News & Politics

Muriel Bowser Wins DC Mayoral Primary

Vince Gray concedes very low-turnout election, blaming early primary schedule.

Bowser addresses her supporters after declaring victory in the Democratic primary. Photographs courtesy Muriel for Mayor.

Four hours after polls close, Mayor Vince Gray finally appeared at his election-night party in ballroom at the Hyatt Regency on Capitol Hill.

“Let me congratulate Councilmember Muriel Bowser for having won 44 percent of the vote,” he said.

While the sparse crowd is filled mostly with familiar faces from his administration, the first person Gray thanked was Marion Barry, the frail mayor-for-life who has been at the current mayor’s side for the last two weeks of the primary campaign.

Only 81,145 people voted in the mayoral primary, confirming the very low turnout seen across the District all day. Bowser received 35,899 votes, or 44.2 percent, to Gray’s 26,209, or about 32.3 percent. Tommy Wells finished a distant third, with 10,181 votes for 12.6 percent of the vote, while Jack Evans, who raised more money than anyone in the eight-person field, garnered just 4,039 votes for 5 percent. Busboys and Poets restaurateur Andy Shallal netted 2,657 votes for 3.3 percent.

Bowser, celebrating with supporters in Ward 8, was ready to declare victory an hour before the DC Board of Elections delivered the final tallies. “I’ve been a council member for darn near seven years, so I know a thing about running this government,” she said, responding to the Gray campaign’s closing attack that she lacks experience.

After conceding defeat, Gray started reflecting on his record. “I think work we’ve done the past three-and-a-half years has been nothing short of phenomenal,” he said. “If I am going to be in this job another nine months, I am going to work extremely hard.”

But Gray also blames his loss to the early primary.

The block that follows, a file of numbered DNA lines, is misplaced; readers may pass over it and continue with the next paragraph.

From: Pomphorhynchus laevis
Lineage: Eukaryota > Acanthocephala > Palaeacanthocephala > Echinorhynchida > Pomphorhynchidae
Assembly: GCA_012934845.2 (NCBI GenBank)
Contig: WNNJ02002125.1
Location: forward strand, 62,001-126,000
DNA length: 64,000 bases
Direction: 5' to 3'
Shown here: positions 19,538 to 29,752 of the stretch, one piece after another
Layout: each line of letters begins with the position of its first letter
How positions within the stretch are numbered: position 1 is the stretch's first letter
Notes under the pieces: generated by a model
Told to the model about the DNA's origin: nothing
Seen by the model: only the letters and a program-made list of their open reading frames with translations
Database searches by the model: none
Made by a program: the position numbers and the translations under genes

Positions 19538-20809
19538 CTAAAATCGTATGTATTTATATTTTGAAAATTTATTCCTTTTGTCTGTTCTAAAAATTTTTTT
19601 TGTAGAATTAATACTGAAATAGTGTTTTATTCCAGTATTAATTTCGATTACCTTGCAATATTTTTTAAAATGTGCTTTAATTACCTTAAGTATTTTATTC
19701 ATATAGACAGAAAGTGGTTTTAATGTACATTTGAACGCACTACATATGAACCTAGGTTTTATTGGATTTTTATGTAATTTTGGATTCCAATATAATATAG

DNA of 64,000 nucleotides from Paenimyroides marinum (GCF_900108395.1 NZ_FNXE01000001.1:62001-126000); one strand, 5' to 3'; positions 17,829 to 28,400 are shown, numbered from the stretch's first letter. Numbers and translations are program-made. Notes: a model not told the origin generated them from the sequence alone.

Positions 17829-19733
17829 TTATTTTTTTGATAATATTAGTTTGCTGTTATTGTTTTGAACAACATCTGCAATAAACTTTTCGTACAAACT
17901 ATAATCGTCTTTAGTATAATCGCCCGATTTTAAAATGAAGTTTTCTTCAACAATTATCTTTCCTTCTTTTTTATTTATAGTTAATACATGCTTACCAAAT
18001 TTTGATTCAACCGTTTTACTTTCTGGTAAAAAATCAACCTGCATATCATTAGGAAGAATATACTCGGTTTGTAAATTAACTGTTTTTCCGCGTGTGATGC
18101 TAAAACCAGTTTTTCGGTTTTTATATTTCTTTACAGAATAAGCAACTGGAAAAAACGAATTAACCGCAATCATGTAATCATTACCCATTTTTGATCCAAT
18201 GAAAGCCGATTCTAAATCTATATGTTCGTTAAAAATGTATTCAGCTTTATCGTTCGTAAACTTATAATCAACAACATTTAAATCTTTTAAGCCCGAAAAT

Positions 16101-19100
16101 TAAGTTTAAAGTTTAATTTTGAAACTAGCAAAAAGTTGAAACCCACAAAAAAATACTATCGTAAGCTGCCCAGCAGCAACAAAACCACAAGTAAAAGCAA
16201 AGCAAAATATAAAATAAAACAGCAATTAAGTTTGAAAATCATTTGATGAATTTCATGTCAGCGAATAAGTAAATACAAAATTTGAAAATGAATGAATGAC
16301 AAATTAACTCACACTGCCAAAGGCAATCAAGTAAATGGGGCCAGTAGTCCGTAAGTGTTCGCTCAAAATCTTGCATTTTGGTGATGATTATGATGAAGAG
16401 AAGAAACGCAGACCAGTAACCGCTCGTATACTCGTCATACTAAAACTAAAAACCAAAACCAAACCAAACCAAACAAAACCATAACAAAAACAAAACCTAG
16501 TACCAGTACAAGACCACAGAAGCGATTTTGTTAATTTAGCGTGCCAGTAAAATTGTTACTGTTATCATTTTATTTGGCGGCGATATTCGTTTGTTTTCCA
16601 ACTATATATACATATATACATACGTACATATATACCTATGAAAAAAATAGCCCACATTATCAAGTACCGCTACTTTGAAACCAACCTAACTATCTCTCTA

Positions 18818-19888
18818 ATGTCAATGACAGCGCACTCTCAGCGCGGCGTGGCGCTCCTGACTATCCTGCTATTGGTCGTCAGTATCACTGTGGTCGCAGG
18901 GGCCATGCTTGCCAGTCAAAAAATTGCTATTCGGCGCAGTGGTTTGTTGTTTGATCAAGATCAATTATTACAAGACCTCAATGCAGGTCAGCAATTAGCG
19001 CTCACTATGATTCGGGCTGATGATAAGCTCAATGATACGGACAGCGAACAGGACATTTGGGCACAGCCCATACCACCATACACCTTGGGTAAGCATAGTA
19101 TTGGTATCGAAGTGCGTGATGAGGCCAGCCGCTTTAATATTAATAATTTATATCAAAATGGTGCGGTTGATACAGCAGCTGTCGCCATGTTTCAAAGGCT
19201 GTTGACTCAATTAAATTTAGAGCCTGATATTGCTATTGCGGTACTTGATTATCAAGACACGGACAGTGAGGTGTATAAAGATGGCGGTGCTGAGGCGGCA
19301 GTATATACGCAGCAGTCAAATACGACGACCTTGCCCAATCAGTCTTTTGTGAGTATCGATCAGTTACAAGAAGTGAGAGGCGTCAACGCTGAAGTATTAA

“I hope that the city will change the date of the primary in the future,” he said. “This is really poor.” Barry concurred.

“This campaign hasn’t created much enthusiasm,” he said. Barry also said that Gray, who focused his campaign almost exclusively east of the Anacostia River in the closing days, could have spent more time campaigning in Bowser’s home turf of Ward 4.

“I told Chuck Thies that,” Barry said, referring to Gray’s campaign manager and self-declared election cop.

As much as Gray and his team want to blame an early-spring primary, Gray was dogged from the start by the federal investigation of his 2010 campaign, which was aided by $668,800 in unreported money from businessman Jeffrey Thompson. Since Thompson’s guilty plea on March 10, Gray has had to deal with allegations that he had first-hand knowledge of the scheme.

Gray addresses reporters after conceding defeat. Photograph by Benjamin Freed.

We believe that corruption at city hall is unacceptable,” Bowser said in her victory speech. “We should also acknowledge the lifetime of service of Mayor Vincent C. Gray.”

Gray closed by acknowledging that DC may still get a competitive general election, with independent Council member David Catania running.

“I guess there will be a campaign upcoming,” he said. He adds that he wants his supporters to “work hard” to elect the next mayor, but he doesn’t say explicitly if that means Bowser.

As much as Gray wanted to focus on the three-plus years he’s been mayor and the months remaining in his term, his appointees were dour about his chances all evening.

“This is a wake,” a Gray appointee was overheard saying. “If this was a winner, this place would be packed.”

Staff Writer

Benjamin Freed joined Washingtonian in August 2013 and covers politics, business, and media. He was previously the editor of DCist and has also written for Washington City Paper, the New York Times, the New Republic, Slate, and BuzzFeed. He lives in Adams Morgan.